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valhalla360

No paticular place.

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Posted: 06/06/22 11:47am Link  |  Quote  |  Print  |  Notify Moderator

I seriously doubt the diaphragms are simply vibrating it to 100psi.
- Hot water tank overheating and building pressure could be an issue. I don't recall the pressure when the hot water pressure relief valve will release but might be around 100psi.
- Unlikely but the water pump has a spring loaded pressure switch. If the spring is weak, it could be turning on intermittently while bouncing down the road...but as mentioned, the odds of getting two unit with this problem is highly unlikely.
- A bad pressure gauge may be the problem.

Personally, we usually turn off the pump and water heater while traveling. If we stop for lunch, it takes just a second to turn on the pump and the hot water heater will stay hot for several hours, so no real burden. This avoids the potential for a leak to spray the entire contents of the fresh water tank before we find out and/or burning out the water pump.


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Grit dog

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Posted: 06/06/22 04:44pm Link  |  Quote  |  Print  |  Notify Moderator

dougrainer wrote:

One thing that MAY cause a problem even if the water heater is OFF. Does the OP have a Motoraid water heater (It would be an Atwood). Motoraid Water heaters when OFF will still have 180 plus engine coolant flowing thru the heat exchanger pipe on the back of the water heater. That may cause a rise in pressure(it will heat the water up to the 180), even with the air gap. To the OP, NOT DRIVING, you don't have the problem? Doug


If there's any reason why the OP's issue might actually be possible, this could be it.
But yes, otherwise, you dont have 100psi pumps so you aint getting 100 psi out of them. It's not the pump(s).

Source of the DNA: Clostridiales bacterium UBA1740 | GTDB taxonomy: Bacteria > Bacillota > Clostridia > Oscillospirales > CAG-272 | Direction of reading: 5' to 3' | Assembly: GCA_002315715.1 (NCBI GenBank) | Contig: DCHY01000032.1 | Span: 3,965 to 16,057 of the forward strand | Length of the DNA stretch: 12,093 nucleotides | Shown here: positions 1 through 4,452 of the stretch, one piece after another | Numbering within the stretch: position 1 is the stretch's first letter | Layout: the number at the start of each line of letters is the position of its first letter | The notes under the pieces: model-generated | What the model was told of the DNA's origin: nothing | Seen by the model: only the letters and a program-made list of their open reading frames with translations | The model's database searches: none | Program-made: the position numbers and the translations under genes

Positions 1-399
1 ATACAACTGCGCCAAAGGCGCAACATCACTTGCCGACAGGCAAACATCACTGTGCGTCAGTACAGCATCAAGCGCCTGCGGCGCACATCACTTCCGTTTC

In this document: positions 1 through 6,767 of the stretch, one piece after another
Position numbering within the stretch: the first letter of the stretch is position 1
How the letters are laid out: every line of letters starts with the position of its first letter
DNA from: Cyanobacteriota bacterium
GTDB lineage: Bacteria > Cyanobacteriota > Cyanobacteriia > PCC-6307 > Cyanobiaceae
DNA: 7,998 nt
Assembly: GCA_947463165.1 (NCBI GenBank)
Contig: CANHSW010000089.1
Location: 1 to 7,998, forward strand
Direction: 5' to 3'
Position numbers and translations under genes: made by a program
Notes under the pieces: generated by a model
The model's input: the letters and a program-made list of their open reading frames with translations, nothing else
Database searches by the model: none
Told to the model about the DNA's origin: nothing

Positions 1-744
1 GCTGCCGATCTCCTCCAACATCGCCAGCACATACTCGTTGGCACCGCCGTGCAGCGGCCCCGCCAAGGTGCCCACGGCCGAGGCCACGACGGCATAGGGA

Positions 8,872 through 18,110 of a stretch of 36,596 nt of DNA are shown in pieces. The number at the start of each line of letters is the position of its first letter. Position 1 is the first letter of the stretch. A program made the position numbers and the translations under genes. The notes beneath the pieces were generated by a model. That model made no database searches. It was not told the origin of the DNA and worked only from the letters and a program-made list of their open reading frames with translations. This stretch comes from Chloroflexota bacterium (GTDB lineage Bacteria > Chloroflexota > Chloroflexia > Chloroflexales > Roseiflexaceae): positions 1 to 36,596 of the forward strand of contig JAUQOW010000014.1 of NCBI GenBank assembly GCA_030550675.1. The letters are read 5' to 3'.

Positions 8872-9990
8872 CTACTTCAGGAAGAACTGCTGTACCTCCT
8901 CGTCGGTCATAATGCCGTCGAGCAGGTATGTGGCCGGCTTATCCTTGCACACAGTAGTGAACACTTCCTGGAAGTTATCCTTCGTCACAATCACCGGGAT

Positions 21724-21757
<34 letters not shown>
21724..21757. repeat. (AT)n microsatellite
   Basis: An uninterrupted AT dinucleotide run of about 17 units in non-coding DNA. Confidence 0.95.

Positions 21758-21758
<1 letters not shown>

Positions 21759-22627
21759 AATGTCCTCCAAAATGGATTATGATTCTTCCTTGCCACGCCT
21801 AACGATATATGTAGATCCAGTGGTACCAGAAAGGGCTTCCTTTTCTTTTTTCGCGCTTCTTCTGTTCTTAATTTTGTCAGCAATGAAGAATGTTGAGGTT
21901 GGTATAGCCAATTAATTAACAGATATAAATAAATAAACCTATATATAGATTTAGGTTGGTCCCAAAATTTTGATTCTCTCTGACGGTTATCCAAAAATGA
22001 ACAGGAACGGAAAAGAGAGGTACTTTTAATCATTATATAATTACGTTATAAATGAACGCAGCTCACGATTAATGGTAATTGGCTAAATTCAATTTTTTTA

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JimK-NY

NY

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Posted: 06/06/22 05:14pm Link  |  Quote  |  Print  |  Notify Moderator

We have still not heard from the OP about the use of the water heater. If you heat cold water, the pressure will increase greatly. In fact, when I do this, I turn off the pump and open a faucet, so the pressure does not build as the water heats.

Dutch_12078

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Posted: 06/06/22 06:13pm Link  |  Quote  |  Print  |  Notify Moderator

JimK-NY wrote:

We have still not heard from the OP about the use of the water heater. If you heat cold water, the pressure will increase greatly. In fact, when I do this, I turn off the pump and open a faucet, so the pressure does not build as the water heats.


The water heater maintains an air pocket that compresses as the water expands. There's no reason to turn off the pump or open a faucet. RV's that are equipped with an accumulator tank have even more capacity for expansion.

Oh, and water heated from 70 deg.F to 212 deg.F only expands 4% or about 2/3 of an ounce per gallon before it vaporizes.


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dougrainer